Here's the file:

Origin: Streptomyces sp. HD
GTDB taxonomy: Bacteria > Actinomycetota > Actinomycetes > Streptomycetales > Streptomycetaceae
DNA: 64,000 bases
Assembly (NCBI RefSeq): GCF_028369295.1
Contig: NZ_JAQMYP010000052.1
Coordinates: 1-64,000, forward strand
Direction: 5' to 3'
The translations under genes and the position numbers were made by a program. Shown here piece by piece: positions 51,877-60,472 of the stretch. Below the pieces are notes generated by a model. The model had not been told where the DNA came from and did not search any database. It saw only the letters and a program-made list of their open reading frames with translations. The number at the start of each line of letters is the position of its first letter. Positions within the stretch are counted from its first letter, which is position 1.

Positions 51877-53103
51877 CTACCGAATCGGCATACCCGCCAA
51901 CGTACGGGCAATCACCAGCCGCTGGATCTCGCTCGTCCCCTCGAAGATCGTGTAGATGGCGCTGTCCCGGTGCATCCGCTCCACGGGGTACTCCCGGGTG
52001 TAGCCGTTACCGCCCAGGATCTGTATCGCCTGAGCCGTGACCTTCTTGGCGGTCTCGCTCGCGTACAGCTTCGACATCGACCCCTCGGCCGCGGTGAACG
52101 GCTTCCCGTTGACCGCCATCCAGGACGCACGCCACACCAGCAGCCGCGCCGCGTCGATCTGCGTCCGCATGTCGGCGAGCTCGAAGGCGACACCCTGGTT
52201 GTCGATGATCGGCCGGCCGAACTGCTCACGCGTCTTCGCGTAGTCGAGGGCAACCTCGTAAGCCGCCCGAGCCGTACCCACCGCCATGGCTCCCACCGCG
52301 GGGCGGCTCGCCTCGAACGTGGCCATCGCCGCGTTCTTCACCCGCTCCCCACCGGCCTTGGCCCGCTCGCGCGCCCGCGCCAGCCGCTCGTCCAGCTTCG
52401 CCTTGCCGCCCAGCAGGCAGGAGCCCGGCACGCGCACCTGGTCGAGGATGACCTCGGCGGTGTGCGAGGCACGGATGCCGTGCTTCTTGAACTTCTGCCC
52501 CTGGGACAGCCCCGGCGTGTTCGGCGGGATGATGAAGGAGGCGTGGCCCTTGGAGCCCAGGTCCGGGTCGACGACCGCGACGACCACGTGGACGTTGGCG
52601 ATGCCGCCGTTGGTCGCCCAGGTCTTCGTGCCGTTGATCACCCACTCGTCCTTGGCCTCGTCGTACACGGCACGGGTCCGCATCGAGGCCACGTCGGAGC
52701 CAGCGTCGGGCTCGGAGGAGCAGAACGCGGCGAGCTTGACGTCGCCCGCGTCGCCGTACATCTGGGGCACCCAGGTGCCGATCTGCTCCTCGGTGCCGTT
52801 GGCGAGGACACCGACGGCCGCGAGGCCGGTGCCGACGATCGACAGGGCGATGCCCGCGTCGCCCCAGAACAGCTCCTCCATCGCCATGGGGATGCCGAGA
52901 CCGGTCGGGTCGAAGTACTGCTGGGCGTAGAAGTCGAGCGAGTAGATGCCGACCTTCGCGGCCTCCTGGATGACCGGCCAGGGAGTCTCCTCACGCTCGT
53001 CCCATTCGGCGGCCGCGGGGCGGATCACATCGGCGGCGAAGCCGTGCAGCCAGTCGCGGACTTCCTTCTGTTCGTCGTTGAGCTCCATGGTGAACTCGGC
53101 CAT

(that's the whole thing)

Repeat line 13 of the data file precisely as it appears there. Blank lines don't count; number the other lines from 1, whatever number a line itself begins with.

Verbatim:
52101 GCTTCCCGTTGACCGCCATCCAGGACGCACGCCACACCAGCAGCCGCGCCGCGTCGATCTGCGTCCGCATGTCGGCGAGCTCGAAGGCGACACCCTGGTT